10 Reflections on the Covid-19 Pandemic

10 Reflections on the Covid-19 Pandemic December 27, 2020

2020 has been an incredibly difficult year for a lot people professionally, financially, emotionally, mentally, psychologically, and socially. However, while 2020 has been a difficult year with the political, climate and public health turmoil. I hope to share some of my reflections on the quarantine and Covid-19 to help us to take some lessons from this difficult time and make it a time of growth for all of us:

  1. Blessing of Time

Due to the Covid-19 pandemic we were relegated to staying in our homes. Many challenges arose from this, but the silver lining in staying at home was that some of us got to get valuable family time with our loved ones. Also, we were blessed with the time to resolve unresolved issues within our families and in our own lives. We also had the opportunity to reflect, plan, strategize and ponder upon the direction our lives were going.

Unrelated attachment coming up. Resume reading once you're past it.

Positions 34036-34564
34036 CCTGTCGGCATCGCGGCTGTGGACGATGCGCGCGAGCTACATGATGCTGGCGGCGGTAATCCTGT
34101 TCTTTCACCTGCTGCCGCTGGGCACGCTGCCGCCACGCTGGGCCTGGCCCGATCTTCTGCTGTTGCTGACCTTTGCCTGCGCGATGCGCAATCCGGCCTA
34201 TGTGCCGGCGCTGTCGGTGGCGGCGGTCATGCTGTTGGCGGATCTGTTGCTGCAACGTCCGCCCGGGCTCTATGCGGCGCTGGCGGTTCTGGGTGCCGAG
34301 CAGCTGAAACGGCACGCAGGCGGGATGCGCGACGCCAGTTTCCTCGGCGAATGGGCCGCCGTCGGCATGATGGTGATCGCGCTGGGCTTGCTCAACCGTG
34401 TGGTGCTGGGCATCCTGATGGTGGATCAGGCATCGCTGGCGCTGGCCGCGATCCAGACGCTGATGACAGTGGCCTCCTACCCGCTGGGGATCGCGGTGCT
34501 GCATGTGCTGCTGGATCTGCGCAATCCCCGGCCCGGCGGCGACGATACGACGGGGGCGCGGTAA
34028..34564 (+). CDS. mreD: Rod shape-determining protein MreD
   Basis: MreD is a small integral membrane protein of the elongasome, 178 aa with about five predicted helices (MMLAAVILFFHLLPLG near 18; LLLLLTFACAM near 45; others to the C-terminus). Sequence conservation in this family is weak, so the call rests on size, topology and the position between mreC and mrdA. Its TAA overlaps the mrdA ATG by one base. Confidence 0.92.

Many of us complained about having to stay at home and yes staying at home has its challenges, but to be blessed with time and appreciate the time we have is so important. So many who have lost loved ones in 2020 either due to natural causes or due to Covid-19 would have begged for the time we have that we so easily complain about. How many of us complained about not having enough time to do start a hobby we’ve been putting off, to start that side hustle we’ve been wanting to do for such a long time, not having enough time to workout, or relax?